The construction of a wetland is mainly an earthmoving exercise, reshaping the landscape so that water will be provided as surface flow, or groundwater inflow, or both; and it will be retained for a while. The four main combinations usually available are illustrated with the cross-section sketches that follow (copied from Novitzki, 1979)
When you are doing wetland design, one goal is to balance the “cut and fill.” “Cut” refers to the amount of dirt you need to remove, and “fill” means the amount you need to put back somewhere so that it will also be useful, and not too far away from where you got it. So at a very local scale you might do best to design little wetlands in pairs – one that produces excess dirt, and the other to use it. Here is a pair of examples on our little acreage in western Johnson County:
Our fill wetland was created by making a little dam across a somewhat overdeepend valley, overdeepend compliments of a century of abusive farming. The dimensions were staked out and measured simply using a carpenter’s level and a long tape measure. Its watershed is about an acre, including our roof runoff, which proportionately adds much more water than a similar-sized patch of well-vegetated watershed. Only in very wet seasons, like spring 2019, does the water table rise high enough to be above the floor, and the wetland therefore gains groundwater at these moments.
About 500 feet away, at the base of a nearby hillslope, I designed another wetland as a cut notch with a level floor, which also had about a one-acre watershed that included most of our driveway runoff. Using the same tools and methods, the cut was initially too skimpy to supply enough dirt for the fill dam, so I enlarged the design a bit to balance them out. Then in order to retain a bit of water for a while, the cut wetland design included a raised lip originally a foot high, which has today, 30 years later, settled to about 9 inches. Like the fill wetland, groundwater normally plays a minor role here in most years.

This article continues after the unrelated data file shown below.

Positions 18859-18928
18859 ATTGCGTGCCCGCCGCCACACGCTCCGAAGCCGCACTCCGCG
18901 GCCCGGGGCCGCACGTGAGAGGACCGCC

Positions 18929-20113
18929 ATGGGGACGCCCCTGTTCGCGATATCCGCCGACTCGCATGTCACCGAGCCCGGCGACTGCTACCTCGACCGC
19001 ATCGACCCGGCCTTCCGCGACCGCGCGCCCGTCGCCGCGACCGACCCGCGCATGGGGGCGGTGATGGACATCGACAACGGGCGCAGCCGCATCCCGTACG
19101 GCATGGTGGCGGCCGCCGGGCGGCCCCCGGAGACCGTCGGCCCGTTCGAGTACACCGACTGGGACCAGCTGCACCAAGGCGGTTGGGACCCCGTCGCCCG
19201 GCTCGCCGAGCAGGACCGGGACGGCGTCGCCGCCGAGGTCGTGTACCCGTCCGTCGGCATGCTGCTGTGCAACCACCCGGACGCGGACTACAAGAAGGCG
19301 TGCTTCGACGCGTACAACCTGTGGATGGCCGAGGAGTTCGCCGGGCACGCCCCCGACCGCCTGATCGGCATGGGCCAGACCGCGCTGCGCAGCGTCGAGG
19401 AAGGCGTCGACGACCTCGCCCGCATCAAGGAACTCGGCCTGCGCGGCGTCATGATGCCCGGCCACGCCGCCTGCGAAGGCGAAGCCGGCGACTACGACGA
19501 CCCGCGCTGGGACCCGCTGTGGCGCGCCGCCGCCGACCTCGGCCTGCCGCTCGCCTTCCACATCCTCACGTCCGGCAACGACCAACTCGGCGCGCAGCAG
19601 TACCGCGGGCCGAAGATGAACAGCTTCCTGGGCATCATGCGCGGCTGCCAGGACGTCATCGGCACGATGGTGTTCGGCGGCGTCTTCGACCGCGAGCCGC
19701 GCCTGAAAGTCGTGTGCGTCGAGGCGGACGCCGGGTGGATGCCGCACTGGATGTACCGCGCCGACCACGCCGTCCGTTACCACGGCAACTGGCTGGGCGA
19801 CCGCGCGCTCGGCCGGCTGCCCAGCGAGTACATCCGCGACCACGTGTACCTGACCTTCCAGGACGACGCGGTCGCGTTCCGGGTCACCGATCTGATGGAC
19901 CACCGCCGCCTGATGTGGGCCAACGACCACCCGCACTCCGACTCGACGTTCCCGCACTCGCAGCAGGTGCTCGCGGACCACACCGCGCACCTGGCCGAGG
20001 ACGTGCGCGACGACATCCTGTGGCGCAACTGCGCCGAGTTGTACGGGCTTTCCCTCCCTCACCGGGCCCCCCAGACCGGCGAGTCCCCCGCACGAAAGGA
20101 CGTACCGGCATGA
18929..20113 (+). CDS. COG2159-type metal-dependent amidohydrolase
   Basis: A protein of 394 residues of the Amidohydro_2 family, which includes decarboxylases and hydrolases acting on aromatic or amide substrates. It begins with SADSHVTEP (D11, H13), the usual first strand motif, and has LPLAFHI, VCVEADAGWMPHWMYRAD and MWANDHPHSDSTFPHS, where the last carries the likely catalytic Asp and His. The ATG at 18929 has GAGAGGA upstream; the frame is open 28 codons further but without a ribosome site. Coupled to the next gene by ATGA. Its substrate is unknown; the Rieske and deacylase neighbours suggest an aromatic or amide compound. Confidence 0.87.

The actual construction was done by a local guy who had a trackhoe and a dump truck. The two wetlands were close enough that after every 4 or 5 truckloads were moved, he could shuttle over with the trackhoe and smooth and compact the growing fill dam.
Both of these wetlands often go dry in mid-to-late summer. This favors the little frogs – the chorus frog, cricket frog, and our two tree frogs, which only need a couple months of open water to complete their life cycle of egg-tadpole-adult. The big frogs – green and bullfrog – will eat small frogs, but need two springs as tadpoles to complete their cycle, so wetlands drying out in midsummer break their cycle. When the water gets shallow enough, great blue heron and little green heron move in and feast on the large tadpoles. If any are left when the wetland dries out, those also perish.
So if you are planning a wetland construction project, think about how you will utilize all the dirt that needs to be displaced and turn it into something useful, perhaps another wetland.
Another design option is that if you are building a wetland in a valley, you could keep widening out the valley making a wider wetland until you had enough dirt to complete the dam or berm that is going to contain it. Referring back to my wetlands in relation to the Novitzki diagrams, both of them are – Type A most of the time. Only during an especially wet season, like spring 2019, does the water table rise enough to briefly make them Type B. All the vegetation in the two wetlands was originally planted as wide-spaced transplants, and with a bit of annual weeding has completely taken over in their new home.